The provided image illustrates the architecture and resources used in GCP for deploying WordPress on Kubernetes. It includes a Kubernetes cluster with pods for running WordPress and its associated database. An Ingress controller manages external access, while a load balancer ensures efficient traffic distribution. This setup in GCP enables a scalable deployment of WordPress on Kubernetes.
First, I created a project in the Google Cloud Platform (GCP). Then, I set up a Virtual Private Cloud (VPC) and created a subnet within it. This subnet was specifically configured with two secondary IP ranges, which were essential for the Kubernetes cluster deployment.
For this demo, I created Cloud NAT and Cloud Router into the setup. Cloud NAT enables the Kubernetes cluster to download application dependencies from the internet. By configuring Cloud NAT, the cluster’s pods can securely access external resources and retrieve the required dependencies during the deployment process. This ensures that the WordPress application and its associated components can be successfully installed and run within the Kubernetes cluster. I also created a VM to test Cloud NAT functionality.
Furthermore, I set up a Private Cloud SQL instance with no external IP address. This Private Cloud SQL instance was specifically created to cater to the WordPress deployment. I configured the necessary user credentials and established the required database for WordPress to operate smoothly. By utilizing a Private Cloud SQL instance, I ensured enhanced security and restricted external access to the database, maintaining a more controlled and protected environment for the WordPress application and its associated data.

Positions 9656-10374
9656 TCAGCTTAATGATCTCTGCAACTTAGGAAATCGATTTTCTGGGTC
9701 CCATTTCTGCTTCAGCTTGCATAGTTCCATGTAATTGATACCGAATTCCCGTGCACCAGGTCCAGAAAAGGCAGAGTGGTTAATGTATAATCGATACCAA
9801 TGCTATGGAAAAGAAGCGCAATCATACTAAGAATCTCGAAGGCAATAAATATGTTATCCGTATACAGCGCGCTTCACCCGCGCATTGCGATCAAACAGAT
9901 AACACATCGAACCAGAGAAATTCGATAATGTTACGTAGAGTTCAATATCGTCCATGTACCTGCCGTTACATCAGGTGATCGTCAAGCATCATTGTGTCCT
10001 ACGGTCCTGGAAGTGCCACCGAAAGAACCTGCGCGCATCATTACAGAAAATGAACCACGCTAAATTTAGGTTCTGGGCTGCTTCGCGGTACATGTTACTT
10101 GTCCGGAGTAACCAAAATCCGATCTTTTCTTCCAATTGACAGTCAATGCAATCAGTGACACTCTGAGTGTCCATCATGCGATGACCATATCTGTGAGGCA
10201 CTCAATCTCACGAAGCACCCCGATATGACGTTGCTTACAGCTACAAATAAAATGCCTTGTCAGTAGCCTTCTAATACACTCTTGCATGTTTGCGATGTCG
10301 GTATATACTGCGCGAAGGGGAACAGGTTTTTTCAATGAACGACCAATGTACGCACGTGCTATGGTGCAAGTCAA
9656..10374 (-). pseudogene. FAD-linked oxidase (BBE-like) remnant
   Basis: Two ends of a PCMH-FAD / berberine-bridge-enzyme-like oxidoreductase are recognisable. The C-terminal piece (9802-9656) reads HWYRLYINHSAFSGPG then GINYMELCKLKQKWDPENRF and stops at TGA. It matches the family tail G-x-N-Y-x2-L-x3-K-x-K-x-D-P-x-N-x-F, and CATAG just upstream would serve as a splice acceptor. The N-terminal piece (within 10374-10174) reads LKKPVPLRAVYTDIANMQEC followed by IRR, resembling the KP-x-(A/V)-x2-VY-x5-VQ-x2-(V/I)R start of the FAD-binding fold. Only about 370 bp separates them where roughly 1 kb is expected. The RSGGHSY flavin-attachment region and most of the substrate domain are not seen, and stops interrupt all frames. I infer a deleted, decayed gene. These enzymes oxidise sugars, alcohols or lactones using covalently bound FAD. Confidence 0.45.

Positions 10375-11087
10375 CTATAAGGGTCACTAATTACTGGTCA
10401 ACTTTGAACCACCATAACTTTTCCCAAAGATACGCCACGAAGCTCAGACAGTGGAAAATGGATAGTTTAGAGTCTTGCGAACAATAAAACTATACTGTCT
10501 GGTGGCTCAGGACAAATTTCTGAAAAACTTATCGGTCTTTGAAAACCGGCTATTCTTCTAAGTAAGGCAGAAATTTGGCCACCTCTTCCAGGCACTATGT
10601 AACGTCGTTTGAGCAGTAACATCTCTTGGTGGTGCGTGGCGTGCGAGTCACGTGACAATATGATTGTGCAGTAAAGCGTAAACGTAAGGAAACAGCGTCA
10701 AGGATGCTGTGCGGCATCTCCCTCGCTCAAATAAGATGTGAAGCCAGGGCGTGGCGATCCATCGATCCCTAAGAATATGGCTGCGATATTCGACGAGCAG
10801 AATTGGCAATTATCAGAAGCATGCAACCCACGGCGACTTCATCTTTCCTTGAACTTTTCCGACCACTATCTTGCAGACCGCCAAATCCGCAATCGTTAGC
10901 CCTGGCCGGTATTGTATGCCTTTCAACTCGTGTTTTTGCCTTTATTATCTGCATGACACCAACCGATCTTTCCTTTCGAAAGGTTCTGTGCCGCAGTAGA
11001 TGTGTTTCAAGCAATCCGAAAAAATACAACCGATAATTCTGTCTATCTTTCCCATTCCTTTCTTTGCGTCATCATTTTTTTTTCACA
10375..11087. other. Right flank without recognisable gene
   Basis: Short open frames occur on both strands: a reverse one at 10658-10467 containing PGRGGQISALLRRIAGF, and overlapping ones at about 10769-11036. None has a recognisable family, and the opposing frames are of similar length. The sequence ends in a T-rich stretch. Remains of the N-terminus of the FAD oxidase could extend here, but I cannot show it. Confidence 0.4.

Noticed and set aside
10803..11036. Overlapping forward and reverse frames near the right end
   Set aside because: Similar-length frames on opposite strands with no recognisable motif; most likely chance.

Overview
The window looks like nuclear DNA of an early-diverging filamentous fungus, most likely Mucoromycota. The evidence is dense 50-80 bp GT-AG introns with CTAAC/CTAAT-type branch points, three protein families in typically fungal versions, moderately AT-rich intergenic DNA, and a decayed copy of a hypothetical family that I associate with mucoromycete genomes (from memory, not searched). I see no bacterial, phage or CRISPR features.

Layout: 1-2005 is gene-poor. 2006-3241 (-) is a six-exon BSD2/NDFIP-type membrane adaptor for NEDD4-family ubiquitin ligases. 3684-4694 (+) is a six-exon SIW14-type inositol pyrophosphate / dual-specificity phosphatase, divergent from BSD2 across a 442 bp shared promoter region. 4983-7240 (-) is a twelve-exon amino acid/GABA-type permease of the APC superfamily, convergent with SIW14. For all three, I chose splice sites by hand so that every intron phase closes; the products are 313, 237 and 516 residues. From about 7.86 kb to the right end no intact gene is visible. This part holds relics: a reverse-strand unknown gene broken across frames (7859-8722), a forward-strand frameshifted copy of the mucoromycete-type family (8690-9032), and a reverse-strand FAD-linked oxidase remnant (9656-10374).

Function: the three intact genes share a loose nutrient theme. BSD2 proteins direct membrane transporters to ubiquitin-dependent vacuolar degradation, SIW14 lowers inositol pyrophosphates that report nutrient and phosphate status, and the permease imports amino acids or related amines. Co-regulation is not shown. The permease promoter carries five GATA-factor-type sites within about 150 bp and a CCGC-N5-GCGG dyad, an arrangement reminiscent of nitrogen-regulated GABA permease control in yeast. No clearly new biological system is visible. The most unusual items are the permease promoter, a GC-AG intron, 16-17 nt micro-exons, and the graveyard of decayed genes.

To enhance the security of authentication to the Private Cloud SQL instance, I created a Kubernetes secret using the ‘kubectl’ command. This secret securely stored the necessary credentials required to establish a connection with the Cloud SQL database. By utilizing a Kubernetes secret, sensitive information such as usernames and passwords were protected and not exposed in plain text within the Kubernetes configuration files or environment variables.
For the deployment of WordPress, I created a Kubernetes cluster in autopilot mode. This mode abstracts the underlying infrastructure management, allowing for simplified cluster operations. Within the cluster, I deployed a WordPress application using a deployment resource. Additionally, I created a Kubernetes service to provide stable network access to the WordPress pods. To enable secure HTTPS communication, I leveraged Google Managed Certificates to obtain SSL certificates automatically. Furthermore, I set up an ingress resource to manage external access to the WordPress service. To ensure data persistence, I created a persistent volume that each WordPress pod would be connected to. This configuration allowed the WordPress application to store and access data consistently across multiple pods, ensuring resilience and data integrity within the Kubernetes cluster.
To streamline the deployment process, I utilized YAML files to create the necessary Kubernetes resources. The YAML files included specifications for each resource, such as deployment, service, Google Managed Certificate, ingress, and persistent volume. By defining the desired configuration and properties in the YAML files, I could easily apply them to the Kubernetes cluster using the ‘kubectl apply’ command.
Google Managed Certificate
Persistent Volume Claim
To enable access to the WordPress deployment via a custom domain, I added an A record to the DNS configuration of my domain “wordpress-dev.ml”. This A record was configured to point to the external IP address of the Kubernetes ingress. By mapping the domain to the ingress external IP, incoming requests to my domain were properly routed to the WordPress application within the cluster. This setup allowed me to obtain an SSL certificate for my domain through the Google Managed Certificate service. With the DNS configuration in place, the SSL certificate was successfully issued, enabling secure HTTPS communication to the WordPress Application.